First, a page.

Photo by M. Sabaj
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Ameiurus nebulosus (Lesueur 1819)
Identification: The Brown Bullhead usually has 5-8 large sawlike teeth on the rear edge of the pectoral spine and is mottled with brown or black spots on the side of the body, although individuals without spots or mottling are common in some areas of the species' range. The color on the back and upper side varies from dark olive to yellow-brown. The body below is bright yellow to white, the fins are dusky to black, and the chin barbels are dusky or black. There is no dark blotch at the base of the dorsal fin. The anal fin is relatively short with 19-23 rays. The edge of the caudal fin is slightly notched in the middle. To 21 in. (50 cm) total length.
Range: The native range of the Brown Bullhead includes the Atlantic and Gulf Slope drainages from Nova Scotia and New Brunswick to Mobile Bay, Alabama, and the St. Lawrence-Great Lakes, Hudson Bay, and Mississippi River basins from Quebec west to southeast Saskatchewan and south to Louisiana. The species has been introduced outside its native range. It is considered common in the northeastern parts of the range and in Atlantic and Gulf Slope drainages.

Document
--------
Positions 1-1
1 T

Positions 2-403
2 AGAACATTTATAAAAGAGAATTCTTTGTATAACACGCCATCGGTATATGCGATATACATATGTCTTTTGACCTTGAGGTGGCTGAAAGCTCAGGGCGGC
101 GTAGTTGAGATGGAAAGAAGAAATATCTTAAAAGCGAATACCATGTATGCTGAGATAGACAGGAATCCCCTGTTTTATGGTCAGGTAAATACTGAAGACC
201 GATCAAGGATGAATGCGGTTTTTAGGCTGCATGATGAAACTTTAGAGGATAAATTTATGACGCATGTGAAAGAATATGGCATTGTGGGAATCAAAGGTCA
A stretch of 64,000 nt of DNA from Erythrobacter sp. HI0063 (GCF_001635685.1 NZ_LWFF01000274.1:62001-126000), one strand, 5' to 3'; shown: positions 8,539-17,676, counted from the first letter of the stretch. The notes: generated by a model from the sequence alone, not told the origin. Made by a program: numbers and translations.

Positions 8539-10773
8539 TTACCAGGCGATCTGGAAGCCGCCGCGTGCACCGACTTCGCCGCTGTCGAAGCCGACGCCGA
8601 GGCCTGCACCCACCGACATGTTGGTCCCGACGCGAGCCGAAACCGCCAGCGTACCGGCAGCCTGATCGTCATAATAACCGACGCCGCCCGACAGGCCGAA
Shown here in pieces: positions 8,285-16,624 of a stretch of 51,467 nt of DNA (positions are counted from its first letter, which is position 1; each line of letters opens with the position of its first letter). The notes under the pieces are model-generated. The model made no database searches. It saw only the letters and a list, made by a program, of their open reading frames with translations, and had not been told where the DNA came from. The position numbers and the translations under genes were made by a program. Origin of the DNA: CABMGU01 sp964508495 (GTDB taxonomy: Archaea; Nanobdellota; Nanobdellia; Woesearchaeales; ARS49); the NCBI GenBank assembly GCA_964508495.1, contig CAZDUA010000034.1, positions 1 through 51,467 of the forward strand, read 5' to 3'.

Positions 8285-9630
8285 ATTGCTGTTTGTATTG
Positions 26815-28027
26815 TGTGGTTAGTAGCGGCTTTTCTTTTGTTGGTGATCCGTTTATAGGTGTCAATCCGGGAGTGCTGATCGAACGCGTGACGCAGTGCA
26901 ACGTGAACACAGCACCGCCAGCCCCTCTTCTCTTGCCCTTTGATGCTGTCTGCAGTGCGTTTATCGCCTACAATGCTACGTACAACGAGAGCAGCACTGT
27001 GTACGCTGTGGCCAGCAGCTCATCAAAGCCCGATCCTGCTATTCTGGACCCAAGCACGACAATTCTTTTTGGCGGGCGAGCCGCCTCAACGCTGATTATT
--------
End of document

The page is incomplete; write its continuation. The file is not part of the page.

Habitat: The Brown Bullhead lives in pools, backwaters and sluggish runs over soft substrates in creeks and small to large rivers, and in impoundments, lakes, and ponds.
Similar species: The Black Bullhead, A. melas lacks dark mottling and spots on the side of the body and has no large sawlike teeth on the rear edge of the pectoral spine. It has 15-21 rakers on the first gill arch, and the anal and caudal fins have strongly contrasting rays (pale) and membranes (black). The Yellow Bullhead, A. natalis, lacks mottling or dark spots on the side of the body, has white or yellow chin barbels and more anal rays (24-27).